Date of Award

Spring 5-22-2020

Document Type

Thesis

Degree Name

Master of Arts (MA)

Departments/Programs

History

First Advisor

Daniel Hurewitz

Second Advisor

Donna Haverty-Stacke

Academic Program Adviser

Karen Kern

Abstract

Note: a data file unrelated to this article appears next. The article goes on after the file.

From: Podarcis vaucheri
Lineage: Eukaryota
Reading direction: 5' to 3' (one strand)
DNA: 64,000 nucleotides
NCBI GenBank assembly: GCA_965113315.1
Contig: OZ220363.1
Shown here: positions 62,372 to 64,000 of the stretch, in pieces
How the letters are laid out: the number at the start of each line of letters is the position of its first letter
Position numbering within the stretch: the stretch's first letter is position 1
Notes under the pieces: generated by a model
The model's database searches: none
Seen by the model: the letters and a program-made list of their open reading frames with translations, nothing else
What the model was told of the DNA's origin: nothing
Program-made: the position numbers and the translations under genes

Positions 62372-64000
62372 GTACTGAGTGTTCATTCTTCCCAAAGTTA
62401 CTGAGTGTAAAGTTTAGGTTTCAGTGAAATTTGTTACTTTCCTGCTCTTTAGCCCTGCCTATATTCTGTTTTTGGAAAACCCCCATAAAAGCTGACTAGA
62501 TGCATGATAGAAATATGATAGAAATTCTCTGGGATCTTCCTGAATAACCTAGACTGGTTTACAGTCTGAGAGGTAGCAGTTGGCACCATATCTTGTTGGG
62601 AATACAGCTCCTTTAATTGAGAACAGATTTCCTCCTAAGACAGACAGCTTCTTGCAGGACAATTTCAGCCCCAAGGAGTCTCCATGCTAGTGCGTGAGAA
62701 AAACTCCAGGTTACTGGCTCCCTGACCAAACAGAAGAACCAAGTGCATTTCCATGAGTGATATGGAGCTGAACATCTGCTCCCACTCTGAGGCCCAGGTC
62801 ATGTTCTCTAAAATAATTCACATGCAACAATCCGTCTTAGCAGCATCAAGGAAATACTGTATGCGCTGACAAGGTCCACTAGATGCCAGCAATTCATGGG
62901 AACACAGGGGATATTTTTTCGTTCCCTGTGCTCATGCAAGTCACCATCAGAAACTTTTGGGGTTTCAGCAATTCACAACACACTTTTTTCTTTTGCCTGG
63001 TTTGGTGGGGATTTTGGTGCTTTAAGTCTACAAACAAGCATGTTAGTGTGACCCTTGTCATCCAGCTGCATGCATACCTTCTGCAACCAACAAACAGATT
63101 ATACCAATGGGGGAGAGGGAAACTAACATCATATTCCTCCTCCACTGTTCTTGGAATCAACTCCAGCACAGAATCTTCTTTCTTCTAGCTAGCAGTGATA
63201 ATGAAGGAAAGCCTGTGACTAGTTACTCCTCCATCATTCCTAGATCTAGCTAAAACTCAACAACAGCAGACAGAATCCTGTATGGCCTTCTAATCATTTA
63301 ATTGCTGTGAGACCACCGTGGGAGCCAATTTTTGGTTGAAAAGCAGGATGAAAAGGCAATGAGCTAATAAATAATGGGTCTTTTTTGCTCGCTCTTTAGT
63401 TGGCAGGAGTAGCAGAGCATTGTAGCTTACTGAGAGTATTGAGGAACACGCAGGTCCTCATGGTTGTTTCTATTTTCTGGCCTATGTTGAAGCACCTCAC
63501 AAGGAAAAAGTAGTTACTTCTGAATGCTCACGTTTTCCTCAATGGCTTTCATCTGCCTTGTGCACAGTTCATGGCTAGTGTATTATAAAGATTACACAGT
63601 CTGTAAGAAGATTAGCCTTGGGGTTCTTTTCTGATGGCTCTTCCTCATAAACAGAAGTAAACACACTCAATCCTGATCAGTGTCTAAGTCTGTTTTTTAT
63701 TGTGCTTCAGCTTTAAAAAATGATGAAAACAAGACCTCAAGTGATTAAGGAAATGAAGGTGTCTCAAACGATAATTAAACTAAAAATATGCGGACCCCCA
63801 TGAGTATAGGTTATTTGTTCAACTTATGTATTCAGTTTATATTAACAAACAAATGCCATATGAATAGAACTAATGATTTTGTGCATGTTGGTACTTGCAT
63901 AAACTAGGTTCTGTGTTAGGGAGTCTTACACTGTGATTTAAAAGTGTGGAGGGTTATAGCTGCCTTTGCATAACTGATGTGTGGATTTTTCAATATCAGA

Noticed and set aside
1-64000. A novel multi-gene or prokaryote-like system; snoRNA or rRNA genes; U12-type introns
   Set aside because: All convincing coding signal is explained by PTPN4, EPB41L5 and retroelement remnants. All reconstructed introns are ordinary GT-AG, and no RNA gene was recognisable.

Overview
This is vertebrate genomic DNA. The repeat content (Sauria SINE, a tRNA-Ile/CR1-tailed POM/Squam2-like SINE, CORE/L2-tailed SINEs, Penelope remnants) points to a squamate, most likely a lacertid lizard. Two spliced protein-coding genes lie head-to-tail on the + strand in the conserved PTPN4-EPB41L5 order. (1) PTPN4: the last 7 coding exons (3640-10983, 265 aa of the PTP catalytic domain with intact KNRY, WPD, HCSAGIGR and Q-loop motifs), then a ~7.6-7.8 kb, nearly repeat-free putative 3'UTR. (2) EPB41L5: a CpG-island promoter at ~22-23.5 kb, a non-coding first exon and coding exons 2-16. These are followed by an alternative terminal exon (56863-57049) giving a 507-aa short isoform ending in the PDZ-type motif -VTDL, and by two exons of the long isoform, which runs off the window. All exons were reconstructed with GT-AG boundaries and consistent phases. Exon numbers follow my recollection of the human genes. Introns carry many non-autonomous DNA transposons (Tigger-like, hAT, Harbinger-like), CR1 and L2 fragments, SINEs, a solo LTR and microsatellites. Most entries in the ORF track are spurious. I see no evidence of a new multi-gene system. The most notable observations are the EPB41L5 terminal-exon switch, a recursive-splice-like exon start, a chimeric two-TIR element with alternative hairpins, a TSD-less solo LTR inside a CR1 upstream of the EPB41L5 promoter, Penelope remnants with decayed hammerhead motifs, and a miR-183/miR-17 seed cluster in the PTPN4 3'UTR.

The Prohibition Era of the 1920s was a social and political condition created and designed by a nineteenth-century rural Christian Protestant crusade against alcohol. Evangelical Protestant activists took a very personal and spiritual approach to the issue of alcohol consumption and turned it into a far-reaching and long-lasting nationwide campaign aimed at changing American culture. The Prohibition Era which resulted was a brief noble experiment remembered more for its sensational news stories of organized crime, political corruption, and popular culture than for the religious crusade that produced this episode in American history. The untold story of Prohibition involves a social and political methodology used by those religious crusaders as they spread their agenda throughout America. In their single-minded pursuit to eliminate alcohol from society, these social reformers challenged the separation of church and state, manipulated the rural and urban political (and cultural) divide, and utilized an aggressive single-issue political platform to achieve their goals. In 1914, the ASL sent Ohio minister and attorney William Hamilton Anderson, armed with these same methods, to New York City to confront the nation’s largest cosmopolitan culture. The ASL and Anderson adopted social strategies and political techniques that created opponents, who then destroyed them and turned the fight about Prohibition into a fight about the League and Anderson himself. The rise and fall of this religious crusade against alcohol, which created the world of Prohibition, can be seen through the story of the Anti-Saloon League and William Anderson’s success and failure in New York City. Although Anderson and the ASL were successful in getting New York (and the rest of the country) to ratify the Eighteenth Amendment in 1919, they failed to see the consequences of such a single-minded campaign. After the law passed, Anderson and the ASL struggled to maintain political power, enforce the new law effectively, and protect their organization from growing criticisms from opposition forces.

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